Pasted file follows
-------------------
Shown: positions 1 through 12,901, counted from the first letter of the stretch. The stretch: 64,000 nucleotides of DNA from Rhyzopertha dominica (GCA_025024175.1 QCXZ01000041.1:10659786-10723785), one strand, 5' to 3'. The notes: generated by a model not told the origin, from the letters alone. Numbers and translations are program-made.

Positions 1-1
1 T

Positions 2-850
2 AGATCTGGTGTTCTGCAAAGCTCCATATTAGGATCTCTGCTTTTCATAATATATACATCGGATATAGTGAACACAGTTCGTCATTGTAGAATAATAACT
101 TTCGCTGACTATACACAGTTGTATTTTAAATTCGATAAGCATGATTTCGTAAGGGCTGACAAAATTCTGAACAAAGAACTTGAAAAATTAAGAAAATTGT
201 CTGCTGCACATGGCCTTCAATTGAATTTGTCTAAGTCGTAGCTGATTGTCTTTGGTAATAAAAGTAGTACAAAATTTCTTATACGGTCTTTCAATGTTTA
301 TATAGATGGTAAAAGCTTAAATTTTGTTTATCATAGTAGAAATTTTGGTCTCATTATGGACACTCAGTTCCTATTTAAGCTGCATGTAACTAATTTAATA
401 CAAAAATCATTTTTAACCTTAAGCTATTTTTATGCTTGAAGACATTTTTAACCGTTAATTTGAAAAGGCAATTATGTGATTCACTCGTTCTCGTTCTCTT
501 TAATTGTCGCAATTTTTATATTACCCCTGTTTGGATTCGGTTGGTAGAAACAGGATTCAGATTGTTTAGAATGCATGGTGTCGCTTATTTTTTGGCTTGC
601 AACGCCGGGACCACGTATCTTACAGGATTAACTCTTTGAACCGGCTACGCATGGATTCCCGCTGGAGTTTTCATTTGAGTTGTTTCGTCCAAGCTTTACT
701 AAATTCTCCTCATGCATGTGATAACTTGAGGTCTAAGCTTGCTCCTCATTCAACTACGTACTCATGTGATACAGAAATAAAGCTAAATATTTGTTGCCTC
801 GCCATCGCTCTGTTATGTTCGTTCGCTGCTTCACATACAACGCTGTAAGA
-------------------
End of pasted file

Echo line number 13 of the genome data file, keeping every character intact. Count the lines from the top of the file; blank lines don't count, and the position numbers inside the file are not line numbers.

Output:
801 GCCATCGCTCTGTTATGTTCGTTCGCTGCTTCACATACAACGCTGTAAGA